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Now for a week in Naples

Our visit to Italy, October 2023

You may not find this terribly rewarding unless you're included here, so this is a good time for casual and random browsers to turn back before they get too caught up in the sweep and majesty of the proceedings and can't let go.

Neapolitan Walkabout, part 1

The Spanish Quarter, Sant'Anna dei Lombardi, Chiesa del Gesù Nuovo

We're off on a fine morning, 30 October 2023, with friends Oscar and Cathy joining us for the day.

Obligatory picture-taking in the Piazza del Plebiscito

Conversations ensue -- establishing touristic priorities

On the porch of the Galleria Umberto I, gazing at . . .

. . . the Teatro di San Carlo

Through the Galleria

A floor mosaic of a mermaidy/octopus holding a bag of golf clubs. Or something.

Very elegant for a venerable shopping mall

The Via Toledo, awaiting the descent of pedestrian hordes

The Gallerie d'Italia - Napoli

The Quartieri Spagnoli

Kristin's been foraging up the side streets and has raced back with good news. We follow . . .

. . . into the crowded Spanish Quarter.

A familiar look to it. That's the Via Speranzella, running parallel to the pedestrian Via Toledo, and . . .

. . . there's the Hotel Il Convento, in which we spent a wonderful week in November 2010 charging out every morning to pace the city or make visits to Pompeii, Herculaneum, Solfarata fumeroles, etc., and dining out in excellent little establishments in the neighborhood. (It was here that I first discovered the glories of Neapolitan Pasta e Fagioli, in the Trattoria Toledo.)

The Hotel il Convento in 2010.

A caption from our 2010 visit: 'The neighborhood, in the Spanish Quarter, was originally the barracks area just outside the old town built for the Spanish garrison troops and their horses in the 16th century. Guidebooks and friends tell us that the Quartieri Spagnoli is too dangerous to stay in, but we found it unthreatening and congenial. One major problem, though: the Via Toledo is pedestrian, so the ubiquitous motor-scooters -- young men, young ladies, old ladies, whole families -- blast through the Via Speranzella at all hours, beeping their little buzzers like an act of religious faith as they zoop through each intersection, and pedestrian tourists need to stay alert.'

Our room back in 2010 even had its own little terrace on the roof, and a lovely breakfast room, but the WiFi was dodgy.

It's a little bit like a homecoming. Not exactly though.

Kristin's inside informing the staff on duty that we once stayed here and liked the place very much.

He professed to be gratified.

The entire Spanish Quarter is obsessive about the Argentine footballer Maradona, who played for Napoli from 1984 to 1991 and died in 2020. Banners and flags with his picture on festoon every narrow street; there's a stadium just west of town renamed for him after his death.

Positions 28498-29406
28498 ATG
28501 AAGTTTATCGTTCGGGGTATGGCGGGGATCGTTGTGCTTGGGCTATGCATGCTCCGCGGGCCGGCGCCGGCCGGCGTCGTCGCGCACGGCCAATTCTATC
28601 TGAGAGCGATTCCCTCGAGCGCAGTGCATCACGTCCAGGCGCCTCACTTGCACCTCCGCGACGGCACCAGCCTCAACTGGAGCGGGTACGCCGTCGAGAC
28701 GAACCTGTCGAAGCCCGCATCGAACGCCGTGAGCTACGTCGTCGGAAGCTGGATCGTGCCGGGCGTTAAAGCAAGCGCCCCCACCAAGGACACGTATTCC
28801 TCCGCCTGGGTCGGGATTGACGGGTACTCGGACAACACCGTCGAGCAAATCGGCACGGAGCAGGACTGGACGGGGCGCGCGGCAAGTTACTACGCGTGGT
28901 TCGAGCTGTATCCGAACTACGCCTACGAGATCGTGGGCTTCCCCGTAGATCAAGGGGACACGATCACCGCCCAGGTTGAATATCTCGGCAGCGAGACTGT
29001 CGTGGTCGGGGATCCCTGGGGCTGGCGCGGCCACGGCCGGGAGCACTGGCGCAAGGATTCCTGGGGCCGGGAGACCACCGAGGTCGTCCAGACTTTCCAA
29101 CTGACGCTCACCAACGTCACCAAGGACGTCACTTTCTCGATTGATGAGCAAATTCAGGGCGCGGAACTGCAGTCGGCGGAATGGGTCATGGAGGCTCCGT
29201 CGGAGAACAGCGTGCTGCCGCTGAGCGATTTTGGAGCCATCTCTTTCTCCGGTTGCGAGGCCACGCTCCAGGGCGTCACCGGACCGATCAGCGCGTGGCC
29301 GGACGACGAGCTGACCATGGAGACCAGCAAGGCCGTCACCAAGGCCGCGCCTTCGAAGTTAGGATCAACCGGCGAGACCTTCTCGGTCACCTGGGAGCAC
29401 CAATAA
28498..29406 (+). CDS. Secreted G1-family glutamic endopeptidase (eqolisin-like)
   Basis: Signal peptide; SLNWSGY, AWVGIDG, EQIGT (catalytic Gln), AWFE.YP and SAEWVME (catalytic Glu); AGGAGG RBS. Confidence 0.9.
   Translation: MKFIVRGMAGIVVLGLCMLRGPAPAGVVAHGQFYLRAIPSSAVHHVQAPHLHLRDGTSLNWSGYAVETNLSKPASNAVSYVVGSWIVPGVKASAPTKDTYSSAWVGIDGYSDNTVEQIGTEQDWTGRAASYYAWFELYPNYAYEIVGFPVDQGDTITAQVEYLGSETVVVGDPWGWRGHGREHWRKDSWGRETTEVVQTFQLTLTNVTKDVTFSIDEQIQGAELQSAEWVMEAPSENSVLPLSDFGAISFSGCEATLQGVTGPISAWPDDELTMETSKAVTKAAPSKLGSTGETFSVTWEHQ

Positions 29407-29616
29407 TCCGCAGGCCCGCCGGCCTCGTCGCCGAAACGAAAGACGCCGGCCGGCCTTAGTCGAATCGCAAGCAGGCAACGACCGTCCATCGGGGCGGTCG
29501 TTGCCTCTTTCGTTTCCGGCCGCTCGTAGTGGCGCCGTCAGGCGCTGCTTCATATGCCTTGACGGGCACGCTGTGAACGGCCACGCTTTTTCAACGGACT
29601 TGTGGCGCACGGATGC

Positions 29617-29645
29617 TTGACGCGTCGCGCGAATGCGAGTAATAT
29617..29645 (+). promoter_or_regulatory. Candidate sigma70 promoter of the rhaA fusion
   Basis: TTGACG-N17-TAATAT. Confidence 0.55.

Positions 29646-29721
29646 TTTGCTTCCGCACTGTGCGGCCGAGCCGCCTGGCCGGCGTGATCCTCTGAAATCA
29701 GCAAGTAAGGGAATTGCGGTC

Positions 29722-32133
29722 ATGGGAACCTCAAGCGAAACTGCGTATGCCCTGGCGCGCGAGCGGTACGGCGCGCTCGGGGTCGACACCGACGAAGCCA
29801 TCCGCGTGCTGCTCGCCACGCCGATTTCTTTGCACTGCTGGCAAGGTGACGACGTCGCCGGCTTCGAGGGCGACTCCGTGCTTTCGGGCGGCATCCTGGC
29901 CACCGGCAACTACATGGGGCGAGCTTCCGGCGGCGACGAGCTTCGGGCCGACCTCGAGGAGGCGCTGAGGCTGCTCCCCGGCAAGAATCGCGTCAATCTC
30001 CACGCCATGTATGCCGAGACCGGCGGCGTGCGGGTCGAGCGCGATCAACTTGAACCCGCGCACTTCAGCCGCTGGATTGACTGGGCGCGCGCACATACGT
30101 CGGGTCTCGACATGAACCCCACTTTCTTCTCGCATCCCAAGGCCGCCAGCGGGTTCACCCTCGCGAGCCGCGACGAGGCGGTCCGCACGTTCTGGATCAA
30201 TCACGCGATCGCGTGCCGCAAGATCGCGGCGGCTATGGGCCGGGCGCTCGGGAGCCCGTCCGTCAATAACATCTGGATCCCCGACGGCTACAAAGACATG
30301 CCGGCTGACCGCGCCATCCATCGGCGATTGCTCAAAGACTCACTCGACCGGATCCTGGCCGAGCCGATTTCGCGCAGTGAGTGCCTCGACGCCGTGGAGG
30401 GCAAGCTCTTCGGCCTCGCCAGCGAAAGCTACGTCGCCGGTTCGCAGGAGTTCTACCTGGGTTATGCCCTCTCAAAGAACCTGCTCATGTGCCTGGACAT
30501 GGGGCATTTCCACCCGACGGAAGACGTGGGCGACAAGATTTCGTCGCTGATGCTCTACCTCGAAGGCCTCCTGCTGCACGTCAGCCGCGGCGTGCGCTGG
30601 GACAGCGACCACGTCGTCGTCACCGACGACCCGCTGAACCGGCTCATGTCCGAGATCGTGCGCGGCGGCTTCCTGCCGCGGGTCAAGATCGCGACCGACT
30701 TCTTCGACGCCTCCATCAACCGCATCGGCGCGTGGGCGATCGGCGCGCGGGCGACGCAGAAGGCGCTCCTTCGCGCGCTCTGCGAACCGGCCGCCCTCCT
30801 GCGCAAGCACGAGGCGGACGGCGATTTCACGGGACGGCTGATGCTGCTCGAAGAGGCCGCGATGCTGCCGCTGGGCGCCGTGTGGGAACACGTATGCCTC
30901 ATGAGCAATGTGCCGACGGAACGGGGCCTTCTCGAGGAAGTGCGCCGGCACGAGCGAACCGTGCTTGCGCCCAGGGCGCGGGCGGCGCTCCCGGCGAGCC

It's a splendid feeling to be wandering about in the Spanish Quarter again, though . . .

. . . our party by consensus appears to be moving on for grander sights.

We'll linger behind just a bit to shoot off some memento shots.

It's a part of this tourism-based city that is generally left to the locals.

The banners everywhere have to do with the Series A football league, but it's not entirely clear to us whether they are promoting a present championship or celebrating the fact that two years after Maradona joined the bottom-of-the-league local team, Napoli won two first places and two seconds in the Serie A Italian Championships for 1986, '87, '88, and '89.

In the Piazza Carità alongside Via Toledo, that's the Monumento a Salvo D'Acquisto; we're branching off here.

Salvo D'Acquisto was a young Carabinieri officer who falsely confessed to sabotage in order to spare the 22 civilians the Germans were preparing to execute if no one took responsibility. The 'sabotage' was actually merely an accident, but he was executed in September 1943 in Fiumicino. A process toward beatification and canonization as a martyr was begun in the 1980s and was almost successful.

Our first stop, just round the corner in front of us is the Piazza Monteoliveto, featuring . . .

Sant'Anna dei Lombardi

. . . the Monumental Complex of Sant'Anna of the Lombards.

First things first -- hand in lion's mouth.

The church part of the complex is interesting -- it has no transept and thus no crossing, just a long rectangle with ten side chapels. It was built in 1411 for the Monastery of Santa Maria di Monte Oliveto and operated by the Benedictine Order of Olivetans. It was favored by the Spanish notables in town, and there were reconstructions made in 1581 and again in the 17th century. The church is still sometimes referred to as the Church of Monteoliveto.

In 1798, however, the Olivetan order was suppressed and the complex reverted to the state. The king then sold it to the lay Arch-Confraternity of Lombardi which had just lost its own church dedicated to St Anne, the mother of the Virgin Mary described in the apocrypha and in traditions, though not in the Gospels. Thus it was formally renamed, in effect, the Church of St Anne of the Lombards' Confraternity, the charitable association of those presumably with Lombard heritage. The complex was no longer a monastery.

That's St Anne, and cute little Mary (actually, it's just the top half of St Anne)